The Things Lawyers Do to Get Disbarred
I am an unabashed fan of Legal Profession Blog for its never-ceases-to-amaze chronicles of lawyer discipline from around the country. It's not that I take some perverse joy in seeing lawyers get disciplined -- I don't. It is just that I find so many of the stories of what led to the discipline to be right out of the legal-affairs edition of "Believe it or Not." I mean, aren't lawyers supposed to be smart? Consider these two recent examples:
Drunk drag racing results in death, bar resignation. This Oklahoma lawyer resigned from the bar after his foolish prank ended up killing his law partner. Here is an excerpt from the Oklahoma Supreme Court opinion accepting the resignation: "The charges in Tulsa County District Court Case No. CF-2008-1108, stemmed from occurrences on December 22, 2007, when Respondent was drag racing another vehicle on a public road while under the influence of alcohol. The Information in the criminal case sets out that the driver of the other vehicle swerved into Respondent's lane, Respondent lost control of his vehicle and it struck a third vehicle. As a result of the collision a passenger in Respondent's car was killed and two other people were injured."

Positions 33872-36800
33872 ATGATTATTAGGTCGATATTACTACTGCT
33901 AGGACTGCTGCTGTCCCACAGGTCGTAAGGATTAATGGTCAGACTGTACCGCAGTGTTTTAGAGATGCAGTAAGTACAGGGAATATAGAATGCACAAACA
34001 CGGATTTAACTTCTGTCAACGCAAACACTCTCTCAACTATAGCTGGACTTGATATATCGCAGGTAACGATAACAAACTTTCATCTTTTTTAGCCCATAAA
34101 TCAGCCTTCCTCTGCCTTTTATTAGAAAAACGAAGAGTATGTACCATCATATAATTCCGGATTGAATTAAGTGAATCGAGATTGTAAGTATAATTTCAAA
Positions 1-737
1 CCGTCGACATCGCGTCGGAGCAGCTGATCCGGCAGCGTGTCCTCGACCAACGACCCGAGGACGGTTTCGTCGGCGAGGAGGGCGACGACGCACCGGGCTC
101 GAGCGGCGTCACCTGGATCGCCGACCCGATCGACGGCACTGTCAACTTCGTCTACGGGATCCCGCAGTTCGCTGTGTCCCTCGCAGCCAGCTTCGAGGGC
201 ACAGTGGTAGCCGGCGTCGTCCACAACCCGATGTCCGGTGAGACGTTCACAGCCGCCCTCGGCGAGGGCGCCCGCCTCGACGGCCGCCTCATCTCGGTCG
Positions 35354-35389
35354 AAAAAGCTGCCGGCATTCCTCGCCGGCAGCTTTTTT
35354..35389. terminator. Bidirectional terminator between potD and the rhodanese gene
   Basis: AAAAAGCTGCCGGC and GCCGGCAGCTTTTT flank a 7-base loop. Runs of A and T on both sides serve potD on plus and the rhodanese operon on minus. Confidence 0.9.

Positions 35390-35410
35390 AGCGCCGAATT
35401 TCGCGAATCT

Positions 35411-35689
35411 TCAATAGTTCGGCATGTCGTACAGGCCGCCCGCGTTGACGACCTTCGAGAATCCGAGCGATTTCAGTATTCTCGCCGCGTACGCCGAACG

Disbarment for bank robbery. This was no sophisticated bank fraud, but a good old-fashioned robbery: "On March 27, 2007, respondent entered the bank and requested to open a new account and rent a safety deposit box. After respondent waited a few moments for assistance, a bank employee took him into the vault to see the safety deposit boxes. Once in the vault, respondent revealed a handgun in a holster under his suit jacket and ordered the employee to open the bank’s safe. He then removed the currency from the safe and fled the bank." In ordering the lawyer's permanent disbarment, the Louisiana Supreme Court noted that the lawyer had confessed to committing "a string of bank robberies."
Posted by Robert J. Ambrogi on April 20, 2009 at 10:47 AM | Permalink
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